Welcome to Week 1 of 10 Weeks of Spooktober!
Hello, Emily here. I’m reintroducing myself to you because this 10 Weeks of Spooktober blog series is a personal project of mine, as we enter into my favorite time of the year, pre-Halloween. College football starts today (Go Dawgs), NFL football starts next week (Geaux Saints), the weather (eventually) promises to get cooler, Starbucks and their competitors have started rolling out their pumpkin spice offerings, and MOST IMPORTANTLY… it’s scary movie season.
So this year, to count my way through pre-Halloween season and make the most out of this, the best time of the year, I am offering up 10 Weeks of Spooktober. In this blog series, I will watch and review one new (to me) horror movie each week. And we’re starting it all off with a movie now in theaters: Ready or Not.
Ready or Not is a 2019 horror comedy film written by Guy Busick and Ryan Murphy and directed by Matt Bettinelli-Olpin and Tyler Gillett. The story starts off innocently enough. Grace (played by Samara Weaving) is marrying Alex (Mark O’Brien), a member of the extremely wealthy Le Domas family, who earned their fortune through their board game empire. Based on this introduction to the happy couple, one might think the only thing Grace has to worry about is her kids getting called “Le Dumbass” in school. If I were Grace, that would be my main concern, anyway.
But no, there’s more to this family than meets the eye, as is first hinted at in a disturbing flashback scene in which a younger Alex hides in a cupboard while his older brother Daniel helps his family track down and murder a dude. Oh yeah. Things got dark.
Alex tries to warn Grace that his family is “quirky” and even gives her an out. Before the wedding, he says if she wants to call the whole thing off, it would be okay. But what is he, crazy? Grace is a girl with no money and no family who is dying to marry into a close-knit wealthy family. Hell no she isn’t backing out.
After the ceremony, we find out just how weird the Le Domas family truly is. You see, they have a little family tradition to welcome a new member into the fold. They invite Grace to play a game with them. After she plays the game, she will truly be a member of the family. All she has to do is draw a card and they will play whatever game is on that card and call it a night. If she draws checkers, then great. They’ll play checkers. But she draws the one card no one wants to see…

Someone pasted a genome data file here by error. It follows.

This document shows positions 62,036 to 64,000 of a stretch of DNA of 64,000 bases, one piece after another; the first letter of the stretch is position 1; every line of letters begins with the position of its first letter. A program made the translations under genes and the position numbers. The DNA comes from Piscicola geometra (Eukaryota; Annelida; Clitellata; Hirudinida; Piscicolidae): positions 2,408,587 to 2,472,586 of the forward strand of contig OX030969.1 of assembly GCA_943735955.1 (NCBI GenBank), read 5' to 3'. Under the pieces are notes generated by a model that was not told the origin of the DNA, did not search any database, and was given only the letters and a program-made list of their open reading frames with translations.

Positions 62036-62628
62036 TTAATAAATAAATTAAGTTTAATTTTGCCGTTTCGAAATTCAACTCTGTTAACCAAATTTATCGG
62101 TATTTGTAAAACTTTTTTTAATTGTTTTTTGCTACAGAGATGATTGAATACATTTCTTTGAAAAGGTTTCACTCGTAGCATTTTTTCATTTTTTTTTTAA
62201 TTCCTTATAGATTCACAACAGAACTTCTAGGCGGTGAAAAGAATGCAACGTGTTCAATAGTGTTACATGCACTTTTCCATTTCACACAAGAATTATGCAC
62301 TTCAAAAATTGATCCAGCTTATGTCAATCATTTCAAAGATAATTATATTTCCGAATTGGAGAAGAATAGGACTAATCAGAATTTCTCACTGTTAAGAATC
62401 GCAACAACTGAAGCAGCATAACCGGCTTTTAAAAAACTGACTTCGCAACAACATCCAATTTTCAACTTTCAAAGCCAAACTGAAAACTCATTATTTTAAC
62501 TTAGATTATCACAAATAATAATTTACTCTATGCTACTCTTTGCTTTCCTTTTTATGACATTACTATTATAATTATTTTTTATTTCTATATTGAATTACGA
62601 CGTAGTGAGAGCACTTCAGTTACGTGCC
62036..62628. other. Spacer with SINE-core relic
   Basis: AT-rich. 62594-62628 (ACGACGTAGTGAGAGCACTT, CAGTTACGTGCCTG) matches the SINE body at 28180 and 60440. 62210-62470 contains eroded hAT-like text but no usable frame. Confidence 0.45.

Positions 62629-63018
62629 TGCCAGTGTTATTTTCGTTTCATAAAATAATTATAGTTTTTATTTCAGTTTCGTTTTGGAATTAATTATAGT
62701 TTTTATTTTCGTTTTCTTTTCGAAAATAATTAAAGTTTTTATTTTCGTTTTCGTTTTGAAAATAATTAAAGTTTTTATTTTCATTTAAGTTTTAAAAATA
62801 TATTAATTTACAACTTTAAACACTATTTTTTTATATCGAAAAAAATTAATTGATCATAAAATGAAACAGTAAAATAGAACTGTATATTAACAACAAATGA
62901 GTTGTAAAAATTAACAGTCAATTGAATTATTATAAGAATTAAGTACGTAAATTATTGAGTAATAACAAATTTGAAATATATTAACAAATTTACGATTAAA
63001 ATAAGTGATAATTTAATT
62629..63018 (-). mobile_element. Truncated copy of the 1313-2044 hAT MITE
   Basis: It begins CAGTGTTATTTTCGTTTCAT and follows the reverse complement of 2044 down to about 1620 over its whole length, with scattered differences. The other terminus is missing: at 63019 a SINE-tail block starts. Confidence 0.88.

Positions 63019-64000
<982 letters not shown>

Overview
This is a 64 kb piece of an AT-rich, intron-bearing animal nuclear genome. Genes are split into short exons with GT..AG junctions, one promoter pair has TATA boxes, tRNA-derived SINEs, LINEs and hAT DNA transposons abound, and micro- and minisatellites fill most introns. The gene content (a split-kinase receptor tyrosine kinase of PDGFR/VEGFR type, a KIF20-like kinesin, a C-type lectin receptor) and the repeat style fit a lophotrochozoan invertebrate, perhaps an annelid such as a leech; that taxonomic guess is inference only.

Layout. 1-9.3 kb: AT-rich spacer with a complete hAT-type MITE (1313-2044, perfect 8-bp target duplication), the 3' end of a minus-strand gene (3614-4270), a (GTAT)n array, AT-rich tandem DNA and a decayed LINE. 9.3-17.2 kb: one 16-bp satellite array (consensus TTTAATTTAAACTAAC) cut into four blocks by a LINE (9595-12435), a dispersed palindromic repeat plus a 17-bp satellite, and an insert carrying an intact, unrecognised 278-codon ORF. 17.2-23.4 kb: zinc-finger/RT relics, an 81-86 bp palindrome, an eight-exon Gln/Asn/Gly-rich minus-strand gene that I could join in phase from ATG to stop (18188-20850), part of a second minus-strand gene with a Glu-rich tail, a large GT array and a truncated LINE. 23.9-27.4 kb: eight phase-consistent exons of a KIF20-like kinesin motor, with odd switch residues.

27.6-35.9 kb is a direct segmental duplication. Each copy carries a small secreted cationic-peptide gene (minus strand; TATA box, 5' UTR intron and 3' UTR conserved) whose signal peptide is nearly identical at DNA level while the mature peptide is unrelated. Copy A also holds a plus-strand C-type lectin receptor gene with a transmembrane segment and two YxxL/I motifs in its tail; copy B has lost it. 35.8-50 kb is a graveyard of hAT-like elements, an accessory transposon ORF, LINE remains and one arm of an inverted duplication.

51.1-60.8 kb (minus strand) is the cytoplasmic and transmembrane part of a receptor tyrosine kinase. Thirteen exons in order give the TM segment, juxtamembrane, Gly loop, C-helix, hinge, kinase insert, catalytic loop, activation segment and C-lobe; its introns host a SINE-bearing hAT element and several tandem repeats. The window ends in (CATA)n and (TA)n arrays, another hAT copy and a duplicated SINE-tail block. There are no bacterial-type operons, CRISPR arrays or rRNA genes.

Yeah, so. If you draw the Hide and Seek card, apparently the family chases you down, ties you to a table, and sacrifices you to Satan. Rich people, am I right? Too bad no one thought to tell Grace this.
After the premise is established, what follows is a pretty fun film in which members of the family chase Grace around an atmospheric and mysterious mansion, complete with hidden passageways, a surveillance system, and oh yeah, a pit where they toss dead corpses (human and animal). Man, I could seriously smell that thing through the movie screen. It was pretty impressive.
Ready or Not included a lot of the things you would expect from a horror comedy film. There were plenty of funny moments, like when the wrong people keep accidentally getting killed. It’s clear this family doesn’t want to murder anyone but they know they have to in order to maintain their status. So a lot of the laughs come from what reluctant and inept murderers most of these people are. This movie also has one of my favorite horror comedy elements (something I feel like Sam Raimi really perfected in Evil Dead 2): the protagonist’s slow unraveling as everything falls apart around her and she gradually becomes more bloody, messy, and unhinged.
As fun as Ready or Not was, however, it was in no way a perfect movie. Hitting that right note between horror and comedy is REALLY HARD. I cannot imagine even attempting it. And this movie definitely had moments where it seemed like it was going too hard for a laugh. Really, there’s nothing more off-putting than feeling like someone is TRYING to make you laugh.
And speaking of trying too hard, this movie was going in hard on a theme, and as such, sometimes the dialogue and plot points were a little too “on the nose.” The point of the movie seems to be that the ridiculously wealthy are not like normal people. They have difficulty connecting with people who are “not one of them,” and they will do whatever they need to do in order to keep up their status, even if it means sacrificing others. Literally. To Satan.
Still, who really expects perfection from a movie like this? Overall, I thought it was a lot of fun, and I was fully entertained for the movie’s appropriately short runtime. Samara Weaving was not new to me (I’d seen her before in the less impressive Netflix movie The Babysitter), but she still surprised me in this movie. I loved the edginess she brought to Grace’s character. Even in the beginning, before anything with the Le Domas family went down, there was a toughness to Grace. That made her actions throughout the movie more believable, and I attribute a lot of that to Weaving’s interpretation of the character.
I rated this movie a 4/5 on Letterboxd. An excellent way to start off this 10 Weeks of Spooktober! Come back next week when I’ll be discussing another new (to me) horror movie.